Friday, October 17, 2008

Leading the horse to water

The new course in nanotechnology I was talking about a while ago is now really starting to take form. We've decided on the split between the departments, which entails who gets the bulk of the cash flow, and we've finalized who's going to be the subject teachers. Based on feedback from students, we wanted to have as few subject teachers as possible, so as to avoid situations with communication breakdown between lecturers, which always results in utter chaos and a poor learning environment for the students. 'Cause after all, we're trying to optimize the course for the students.

We're doing it for the kids, man.

My colleague and collaborator (from the same department) ended up as the course coordinator, which suits me fine, as it takes a lot of the administrative nonsense off my desk. Besides, we opted for positioning the course in the Spring semester, which means that my busiest semester teaching-wise just became a lot busier. Moreover, the topics covered in this course probably appeals to the students which are likely to choose my other course, so it might be that I'm losing students from my main course to the new one.

Of the three subject teachers, I'm the one who gets ownership of all things related to bio and medicine, which suits me just fine. I'll still be able to whack the students over the head with triple integrals via plasmonics if I want to, and besides I kinda' get my fill of being Equation Guy in the other course I'm teaching in the Spring semester. Not to mention that the majority of my research entails bionanotechnology, so I can pimp my work and show current research, hopefully landing me some potential M.Sc. and Ph.D. candidates.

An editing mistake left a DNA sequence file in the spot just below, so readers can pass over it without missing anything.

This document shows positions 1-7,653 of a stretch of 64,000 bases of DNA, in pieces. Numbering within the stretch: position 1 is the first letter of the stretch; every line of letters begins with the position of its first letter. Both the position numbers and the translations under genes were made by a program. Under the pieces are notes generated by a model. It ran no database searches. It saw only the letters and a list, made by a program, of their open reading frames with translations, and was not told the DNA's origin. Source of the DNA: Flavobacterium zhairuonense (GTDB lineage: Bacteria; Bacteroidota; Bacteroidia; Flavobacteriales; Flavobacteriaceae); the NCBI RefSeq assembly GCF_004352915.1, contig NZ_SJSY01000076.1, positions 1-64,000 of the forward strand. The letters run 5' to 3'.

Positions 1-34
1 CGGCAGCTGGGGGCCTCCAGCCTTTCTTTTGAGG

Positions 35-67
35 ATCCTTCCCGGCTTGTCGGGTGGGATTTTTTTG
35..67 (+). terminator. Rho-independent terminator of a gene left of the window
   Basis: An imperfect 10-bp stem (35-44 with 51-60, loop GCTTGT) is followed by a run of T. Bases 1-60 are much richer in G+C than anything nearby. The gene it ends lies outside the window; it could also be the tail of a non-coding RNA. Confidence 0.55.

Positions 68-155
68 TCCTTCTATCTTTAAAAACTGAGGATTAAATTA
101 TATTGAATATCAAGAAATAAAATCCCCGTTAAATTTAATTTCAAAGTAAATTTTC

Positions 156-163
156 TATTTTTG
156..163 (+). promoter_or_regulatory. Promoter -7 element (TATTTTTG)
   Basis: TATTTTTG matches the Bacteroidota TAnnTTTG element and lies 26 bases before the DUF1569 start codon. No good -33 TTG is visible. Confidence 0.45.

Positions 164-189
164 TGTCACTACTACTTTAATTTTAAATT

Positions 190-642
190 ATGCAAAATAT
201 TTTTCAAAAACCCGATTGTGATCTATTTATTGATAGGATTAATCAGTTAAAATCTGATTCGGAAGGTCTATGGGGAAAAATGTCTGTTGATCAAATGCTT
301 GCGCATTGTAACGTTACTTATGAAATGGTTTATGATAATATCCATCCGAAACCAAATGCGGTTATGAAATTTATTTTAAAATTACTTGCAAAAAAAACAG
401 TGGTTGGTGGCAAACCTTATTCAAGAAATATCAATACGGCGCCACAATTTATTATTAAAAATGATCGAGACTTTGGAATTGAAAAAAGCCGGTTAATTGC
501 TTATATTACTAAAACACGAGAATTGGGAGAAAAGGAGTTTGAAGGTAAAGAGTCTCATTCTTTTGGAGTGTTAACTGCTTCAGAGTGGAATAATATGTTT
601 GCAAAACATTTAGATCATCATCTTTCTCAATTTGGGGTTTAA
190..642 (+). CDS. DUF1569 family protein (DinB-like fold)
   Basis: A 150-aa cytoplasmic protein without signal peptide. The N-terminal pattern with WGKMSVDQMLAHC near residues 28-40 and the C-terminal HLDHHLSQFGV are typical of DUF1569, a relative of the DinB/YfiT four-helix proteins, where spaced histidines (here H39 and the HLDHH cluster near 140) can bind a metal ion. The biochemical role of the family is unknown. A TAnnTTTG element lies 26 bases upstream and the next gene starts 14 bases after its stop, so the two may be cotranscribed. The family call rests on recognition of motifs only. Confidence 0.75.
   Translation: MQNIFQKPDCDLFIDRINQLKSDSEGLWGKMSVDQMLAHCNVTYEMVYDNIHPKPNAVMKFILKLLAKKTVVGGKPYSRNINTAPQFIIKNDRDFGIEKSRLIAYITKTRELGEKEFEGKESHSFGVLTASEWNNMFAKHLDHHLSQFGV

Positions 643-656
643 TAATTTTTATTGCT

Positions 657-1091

What potentially sucks is that it's really hard to find a suitable textbook. As of right now, we've found exactly zero textbooks we can get away with using without putting some major time into writing a comprehensive compendium. I'm not sure how I feel about that, because I think I'd enjoy writing a full-blown textbook at some point, and a compendium feels more like a necessary evil than a viable alternative. However, at this point it'd be a pretty stupid idea to even suggest that we write a full-blown textbook, despite the fact that I'd probably enjoy doing just that. First of all, I'm probably too fresh off the academic turnip truck to have any kind of pull with a publisher to land such a deal. Second, spending a LOT of my time writing a textbook would absolutely wreak havoc on the current progression in my h-factor. And that would be downright moronic. 'Cause while both the government and the universities like to pretend that they reward effort put into teaching, that just ain't true. No "Teacher of the Year" award is going to mean jack $hit when you apply for funding, so that means the Knowledge Department and the Research Council could care less. And as long as you're - well - teaching something to some students and you've passed the phantasmogorgical time-sink otherwise known as the mandatory pedagogic course, being a good teacher doesn't even factor into the criteria listed as being necessary for getting promoted to full Professor. So contrary to what's constantly being fronted to the public, there's approximately zero incentive to be a good teacher beyond your own conscience and whether or not you're passionate about teaching.

They ain't kiddin' about the "Publish or Perish" thing.


Pigeon said...

I'll still be able to whack the students over the head with triple integrals via plasmonics if I want to

Of course you will, you're such a n..d :)

Wilhelm said...

Quiet down, you